Sole Proprietor or LLC?

Hi, I purchased two homes last year and I am renting them both with positive cashflow. Year 2006, planning on purchasing 8 more. I wanted to know since I am purchasing and renting them out should I create a business (service) property management company (which would only consist of me, however, I would pay fees to contractors on work that is beyond my knowledge.) First, should I create a service type business as oppose to creating an investment company, and Secondly, should the company be a sole proprietor or LLC. Which would give me the best tax advantage? And should I create two companies instead of one to keep the money moving?

Thanks in advance,

Howdy Irogers:

Most investors try to avoid the self employment taxes as much as possible. I am not sure setting up two companies will help here or with any other tax savings. Just more forms to fill out.

If you are only doing this for tax reasons, then the reasons need to be advantageous to you. If you can use the business entity to convert after tax personal expenses to pre-tax business deductions, then a business entity to manage your own investment rentals may make sense.

By creating an LLC to manage your own rentals, you are converting passive income to active income which bring payroll taxes into play. In the absence of some other overriding benefit, this may not be a good idea if the end result is that you end up with a higher tax liability.

If you are doing this to create a business entity that may allow you to contribute to a Keogh or SEP-IRA, write off life insurance premiums, and/or medical insurance costs, then you have benefits that outweigh the active income tax treatment.

A talk with a good CPA may help you explore the advantages and disadvantages of the different business entities that may be suited for your investment strategy.

First off, always consult a CPA or certified tax specialist that deals in real estate primarily. Look for a CPA that is an investor themselves since they will have more knowledge generally on tax savings.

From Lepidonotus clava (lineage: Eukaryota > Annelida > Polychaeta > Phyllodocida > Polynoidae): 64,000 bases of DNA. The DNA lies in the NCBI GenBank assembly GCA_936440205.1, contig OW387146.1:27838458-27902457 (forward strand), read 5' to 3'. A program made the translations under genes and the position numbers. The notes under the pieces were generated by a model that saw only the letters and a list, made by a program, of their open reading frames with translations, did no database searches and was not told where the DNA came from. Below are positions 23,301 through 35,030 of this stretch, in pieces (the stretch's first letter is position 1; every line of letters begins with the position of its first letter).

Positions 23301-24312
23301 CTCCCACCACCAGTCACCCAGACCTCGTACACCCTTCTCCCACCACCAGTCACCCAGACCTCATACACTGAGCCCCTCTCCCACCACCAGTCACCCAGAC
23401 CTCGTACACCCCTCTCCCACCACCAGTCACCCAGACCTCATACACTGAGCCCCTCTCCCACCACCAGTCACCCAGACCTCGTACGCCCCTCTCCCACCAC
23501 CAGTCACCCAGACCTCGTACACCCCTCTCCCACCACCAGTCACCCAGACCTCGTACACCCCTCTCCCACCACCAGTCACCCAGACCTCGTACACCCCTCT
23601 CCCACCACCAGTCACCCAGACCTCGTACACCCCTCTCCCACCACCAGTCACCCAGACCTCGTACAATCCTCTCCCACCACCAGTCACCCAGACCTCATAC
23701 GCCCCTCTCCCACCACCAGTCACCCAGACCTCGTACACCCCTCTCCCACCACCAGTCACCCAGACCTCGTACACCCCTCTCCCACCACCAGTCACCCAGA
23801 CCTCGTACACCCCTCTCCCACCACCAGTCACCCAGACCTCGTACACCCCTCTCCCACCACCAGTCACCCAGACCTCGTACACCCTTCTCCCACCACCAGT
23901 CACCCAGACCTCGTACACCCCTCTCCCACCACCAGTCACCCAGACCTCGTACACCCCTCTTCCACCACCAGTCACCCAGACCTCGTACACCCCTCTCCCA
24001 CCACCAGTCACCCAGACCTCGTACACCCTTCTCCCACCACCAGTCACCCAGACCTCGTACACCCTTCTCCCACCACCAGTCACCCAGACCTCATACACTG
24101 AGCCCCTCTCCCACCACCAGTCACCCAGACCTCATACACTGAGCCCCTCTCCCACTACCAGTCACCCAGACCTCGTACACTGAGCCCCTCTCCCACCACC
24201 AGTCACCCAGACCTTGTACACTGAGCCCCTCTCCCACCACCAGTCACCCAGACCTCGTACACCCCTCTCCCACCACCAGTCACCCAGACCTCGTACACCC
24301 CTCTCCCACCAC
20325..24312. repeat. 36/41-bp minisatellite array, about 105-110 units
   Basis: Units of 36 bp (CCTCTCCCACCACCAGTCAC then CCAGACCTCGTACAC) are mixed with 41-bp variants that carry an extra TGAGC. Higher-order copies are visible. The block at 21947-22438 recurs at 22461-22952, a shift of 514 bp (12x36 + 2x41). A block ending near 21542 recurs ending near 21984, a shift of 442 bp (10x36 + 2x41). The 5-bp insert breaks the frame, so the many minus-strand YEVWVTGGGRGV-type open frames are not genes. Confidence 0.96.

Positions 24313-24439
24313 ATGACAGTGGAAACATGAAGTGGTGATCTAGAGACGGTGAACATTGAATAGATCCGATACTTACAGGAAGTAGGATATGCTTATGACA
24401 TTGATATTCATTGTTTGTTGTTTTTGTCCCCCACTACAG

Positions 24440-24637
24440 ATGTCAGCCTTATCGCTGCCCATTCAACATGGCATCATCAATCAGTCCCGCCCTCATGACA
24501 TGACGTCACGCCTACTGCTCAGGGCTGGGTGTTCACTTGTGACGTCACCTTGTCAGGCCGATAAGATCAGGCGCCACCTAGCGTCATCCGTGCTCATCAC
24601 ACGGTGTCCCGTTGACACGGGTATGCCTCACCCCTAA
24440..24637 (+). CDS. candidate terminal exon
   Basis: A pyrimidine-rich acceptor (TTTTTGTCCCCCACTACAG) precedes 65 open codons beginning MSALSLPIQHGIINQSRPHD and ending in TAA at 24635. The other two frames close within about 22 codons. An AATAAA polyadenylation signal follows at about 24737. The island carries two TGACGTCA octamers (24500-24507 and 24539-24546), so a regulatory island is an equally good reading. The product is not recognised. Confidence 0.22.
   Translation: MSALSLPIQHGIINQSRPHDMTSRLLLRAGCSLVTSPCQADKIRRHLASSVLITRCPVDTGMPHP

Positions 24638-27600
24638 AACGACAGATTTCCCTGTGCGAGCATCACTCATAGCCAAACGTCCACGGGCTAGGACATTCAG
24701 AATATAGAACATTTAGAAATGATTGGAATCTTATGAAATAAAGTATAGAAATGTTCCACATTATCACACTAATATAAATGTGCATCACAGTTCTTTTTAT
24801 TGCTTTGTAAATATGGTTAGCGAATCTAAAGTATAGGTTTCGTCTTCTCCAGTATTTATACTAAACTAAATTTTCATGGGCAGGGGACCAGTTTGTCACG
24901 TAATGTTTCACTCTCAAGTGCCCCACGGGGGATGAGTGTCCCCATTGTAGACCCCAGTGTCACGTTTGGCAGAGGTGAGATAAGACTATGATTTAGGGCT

During your dicussing with the CPA, you need to go into what benifits you need out of your company. Its not always about the taxes since you may need other things met such as certain expenses, health insurance, etc.

As for me, I have 2 corps…I have an LLC which is meant for Holding, Buying and Selling. That is its only function and it makes no money ever. There no taxes. Then I have a property management company that is a C-Corp that manages all my properties. I use the C-Corp for my expenses as well ad to fund a SEP IRA as well. My C-Corp bills my LLC on a quater basis a management fee to assure I have no profits in the LLC. Keep in mind you can carry a loss for 2 yrs so when I sell an a property in the LLC I try to have no money in there and take the money out thru management fees. Both my companies are also set up in NV, though I deal in FL only.

Personally you would want your properties in an LLC since it will protect you from lawsuits which is its main goal. Asset Protection is the most important thing when holding real estate.

I agree that asset protection is the most important thing in real estate. However, transferring title directly to the LLC in many situations would certainly invoke the DOSC. The property is still partitionable realty and subject to liens and encumbrances.

Assigning beneficial interest to the LLC after creation of a land trust is an unrecorded event and has an added benefit from a lender’s standpoint, of a clean chain of title, avoiding any seasoning issues assuming your intent is to refi at some point. In addition, the trust is very solidly protected and shielded from actions associated with any party’s: past bankruptcy; creditor claims and civil judgments; litigation in marital dissolution; Probate actions…and even state and federal income tax liens.

In my opinion, combining an LLC with a land trust is the best asset protection you can get. Good luck.

A sole proprietor and a single member LLC are taxed exactly the same. Form the business entity to provide some measure of asset protection, rather than some elusive tax advantage.